Determine Lifting of Shaft using Proximity Sensor

Proximity sensors are often used in machine vibration monitoring to measure the variation in distance between a shaft and its support bearing. Basically it is relative vibration measurement.

This is common in large critical machines like steam turbines, compressors, and motors that use sleeve-type bearings. The voltage is sent from the power supply through the oscillator demodulator to the probe tip. The distance from the probe tip to the shaft determines how much of this supplied voltage is returned back to the monitor through the extension cable and oscillator demodulator. It is usually a 3 wire circuit.

There is only one distance associated with any given voltage.

The aim of this article is to showcase the use of the proximity sensors beyond the relative vibration measurement, which is to determine the lifting of the shaft.

A jacking oil (and pump) is used on rotor shafts of the Turbine/compressor to provide even cooling of the shaft and eliminate rotor distortion caused by sags due to weight and bows due to uneven cooling. It is essential to measure whether a shaft is evenly jacked up by oil prior to the start-up of critical rotary equipment like a turbine/compressor.

This can be achieved during the initial alignment of the rotor by the OEM engineer with the help of a micrometer pointer placed on the shaft. Once it is jacked up, the needle on the shaft will move and show the reading.

This article elaborates on another method to determine shaft jacked up or not and how much jacked up so that it helps OEM engineers to troubleshoot any disturbance in a critical machine. Sometimes it also helps to determine the oil flow through variable orifice installed in oil lines used for jacking purposes.

Say, for example, a machine is installed with Bentley Nevada proximity transducer system [3300 XL 8 mm], as per the catalog of this proximity sensor, the sensitivity of the probe is 7.87 V/mm or 200 mV/mil (it is understood that proximity probe is installed within the distance specified in the catalog).

The below graph is available in the catalog, which shows the sensor linear range. Suppose proximity probes are set at -10V output, it means that the gap between sensor and shaft is ~55 mils. This is reading prior to jacking.

Vibration Sensor Linear Range

The actual installation of proximity probes will be as per the below figure. i.e. sensor (proximity probes) are placed at a 45-degree angle with respect to the horizontal and vertical centerline.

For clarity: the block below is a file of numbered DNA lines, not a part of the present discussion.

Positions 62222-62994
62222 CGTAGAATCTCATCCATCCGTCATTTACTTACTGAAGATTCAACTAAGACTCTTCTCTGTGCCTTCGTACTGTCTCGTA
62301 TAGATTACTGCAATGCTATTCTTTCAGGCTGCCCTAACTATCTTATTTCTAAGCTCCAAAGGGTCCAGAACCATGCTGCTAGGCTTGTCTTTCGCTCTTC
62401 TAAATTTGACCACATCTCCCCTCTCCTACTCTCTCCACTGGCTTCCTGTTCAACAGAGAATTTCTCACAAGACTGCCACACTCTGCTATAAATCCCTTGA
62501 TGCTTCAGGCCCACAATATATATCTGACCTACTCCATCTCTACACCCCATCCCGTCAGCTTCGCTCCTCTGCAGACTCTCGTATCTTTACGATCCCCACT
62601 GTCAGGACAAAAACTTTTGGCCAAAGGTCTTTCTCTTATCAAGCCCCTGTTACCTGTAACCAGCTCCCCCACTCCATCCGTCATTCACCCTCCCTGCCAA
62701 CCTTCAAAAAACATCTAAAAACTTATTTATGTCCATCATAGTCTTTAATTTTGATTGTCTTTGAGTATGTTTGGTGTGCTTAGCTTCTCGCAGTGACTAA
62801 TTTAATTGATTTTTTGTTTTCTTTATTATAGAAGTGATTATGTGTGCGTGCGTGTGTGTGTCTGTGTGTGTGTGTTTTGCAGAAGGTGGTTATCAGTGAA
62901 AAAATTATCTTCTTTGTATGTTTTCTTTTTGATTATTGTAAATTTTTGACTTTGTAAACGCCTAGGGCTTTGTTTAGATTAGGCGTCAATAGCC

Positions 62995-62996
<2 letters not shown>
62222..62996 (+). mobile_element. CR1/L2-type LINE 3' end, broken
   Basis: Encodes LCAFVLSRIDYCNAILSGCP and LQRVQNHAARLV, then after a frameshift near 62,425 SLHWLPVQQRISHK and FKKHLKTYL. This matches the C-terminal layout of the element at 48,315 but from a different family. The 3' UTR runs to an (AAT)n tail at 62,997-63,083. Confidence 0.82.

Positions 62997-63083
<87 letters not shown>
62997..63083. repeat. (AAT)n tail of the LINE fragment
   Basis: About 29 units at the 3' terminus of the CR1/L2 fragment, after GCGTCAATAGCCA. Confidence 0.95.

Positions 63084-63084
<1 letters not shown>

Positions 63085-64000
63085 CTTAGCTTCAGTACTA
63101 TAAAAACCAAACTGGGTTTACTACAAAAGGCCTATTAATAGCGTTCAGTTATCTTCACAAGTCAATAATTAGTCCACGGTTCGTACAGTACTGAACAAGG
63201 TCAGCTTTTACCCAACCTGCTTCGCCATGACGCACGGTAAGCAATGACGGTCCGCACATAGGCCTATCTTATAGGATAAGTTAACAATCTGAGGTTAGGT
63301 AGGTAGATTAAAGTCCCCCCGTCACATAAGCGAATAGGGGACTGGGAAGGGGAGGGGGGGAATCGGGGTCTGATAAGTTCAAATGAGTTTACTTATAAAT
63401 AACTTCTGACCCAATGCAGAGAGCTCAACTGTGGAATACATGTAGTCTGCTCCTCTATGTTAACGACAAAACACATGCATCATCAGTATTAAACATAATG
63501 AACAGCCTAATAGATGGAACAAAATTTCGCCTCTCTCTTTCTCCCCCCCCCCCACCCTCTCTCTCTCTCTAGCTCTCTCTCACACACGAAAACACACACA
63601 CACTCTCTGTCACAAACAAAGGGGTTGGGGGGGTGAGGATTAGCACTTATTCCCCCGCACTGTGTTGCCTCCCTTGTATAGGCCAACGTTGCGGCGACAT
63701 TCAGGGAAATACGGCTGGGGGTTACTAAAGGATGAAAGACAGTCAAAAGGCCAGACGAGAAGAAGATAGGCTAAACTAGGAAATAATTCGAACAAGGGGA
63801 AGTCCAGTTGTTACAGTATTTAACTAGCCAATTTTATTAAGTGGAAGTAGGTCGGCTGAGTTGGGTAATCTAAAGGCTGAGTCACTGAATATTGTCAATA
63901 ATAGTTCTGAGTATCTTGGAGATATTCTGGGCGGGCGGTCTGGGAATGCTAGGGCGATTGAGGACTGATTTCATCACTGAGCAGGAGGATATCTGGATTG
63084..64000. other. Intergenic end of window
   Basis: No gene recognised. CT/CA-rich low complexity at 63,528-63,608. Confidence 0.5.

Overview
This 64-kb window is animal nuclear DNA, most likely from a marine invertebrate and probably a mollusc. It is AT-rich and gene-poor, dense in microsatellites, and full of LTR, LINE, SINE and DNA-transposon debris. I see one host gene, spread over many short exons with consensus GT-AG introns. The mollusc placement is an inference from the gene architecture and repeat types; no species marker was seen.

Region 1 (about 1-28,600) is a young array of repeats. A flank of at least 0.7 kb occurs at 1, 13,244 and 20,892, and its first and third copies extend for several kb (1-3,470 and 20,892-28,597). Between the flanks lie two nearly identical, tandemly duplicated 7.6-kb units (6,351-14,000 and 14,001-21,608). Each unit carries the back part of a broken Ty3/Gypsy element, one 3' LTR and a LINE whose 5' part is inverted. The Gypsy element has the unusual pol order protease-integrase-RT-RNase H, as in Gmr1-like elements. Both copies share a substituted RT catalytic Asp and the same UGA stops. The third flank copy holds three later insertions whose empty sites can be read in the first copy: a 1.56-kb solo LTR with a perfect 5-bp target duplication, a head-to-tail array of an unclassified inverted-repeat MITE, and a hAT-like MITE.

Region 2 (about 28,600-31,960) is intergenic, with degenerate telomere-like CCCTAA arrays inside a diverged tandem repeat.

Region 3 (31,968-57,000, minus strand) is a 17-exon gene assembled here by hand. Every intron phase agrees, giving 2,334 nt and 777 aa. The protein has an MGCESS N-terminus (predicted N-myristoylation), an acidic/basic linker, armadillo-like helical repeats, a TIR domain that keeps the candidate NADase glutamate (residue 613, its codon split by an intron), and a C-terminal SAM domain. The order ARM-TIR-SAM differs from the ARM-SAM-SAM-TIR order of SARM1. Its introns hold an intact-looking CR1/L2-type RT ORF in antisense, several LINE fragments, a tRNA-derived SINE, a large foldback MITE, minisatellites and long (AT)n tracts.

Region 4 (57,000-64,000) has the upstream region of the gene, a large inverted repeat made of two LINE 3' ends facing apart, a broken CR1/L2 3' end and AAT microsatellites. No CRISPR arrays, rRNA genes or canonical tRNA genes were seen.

Installation of Proximitor

When the Jacking oil pump is started, and the shaft is lifted at that time, naturally, the gap between the probe and shaft will reduce. This is what we want to measure! Suppose after jacking, proximity reading went to -8 VDC.

So 2VDC is reduced, which means that (7.87 VDC-> 1 mm then 2VDC->mm?) 0.25 mm (~10 mils) Gap has been reduced between probe and shaft with respect to earlier. This is the way that proximity probe can be used as distance measurement as the shaft is not rotating, it is only lifted.

For illustration purposes, proximity reading before and after is attached to get better clarity. These reading also serves the records for future maintenance.

Determine Lifting of Shaft using Proximity Sensor

Now take the case 1 from the above proximity probe readings,

Using Pythagoras formula, (2Z)2 = X2 + Y2… when we have X=Y then Z =  [1 / √2 ] * X

X and Y can be known from Gap vs Voltage output.

For above example, Z = [1 / √2 ] * 10 = 7.07 mils (0.18 mm) has been jacked up due to jacking oil.

This can be rechecked with your field pointer dial reading. Once the proximity reading matches the field reading, this will reduce the time for the OEM engineer when he finds improper jacking.

Although proximity sensors are used for various diagnostic analysis, for rotary equipment this proximity sensor reading helps calculating the actual jacking during initial installation and related maintenance & troubleshooting as this reading will serve as a base condition of shaft/rotor with respect to the casing.

Author: Jatin Katrodiya

Read Next:

Don't Miss Our Updates
Be the first to get exclusive content straight to your email.
We promise not to spam you. You can unsubscribe at any time.
Invalid email address

Leave a Comment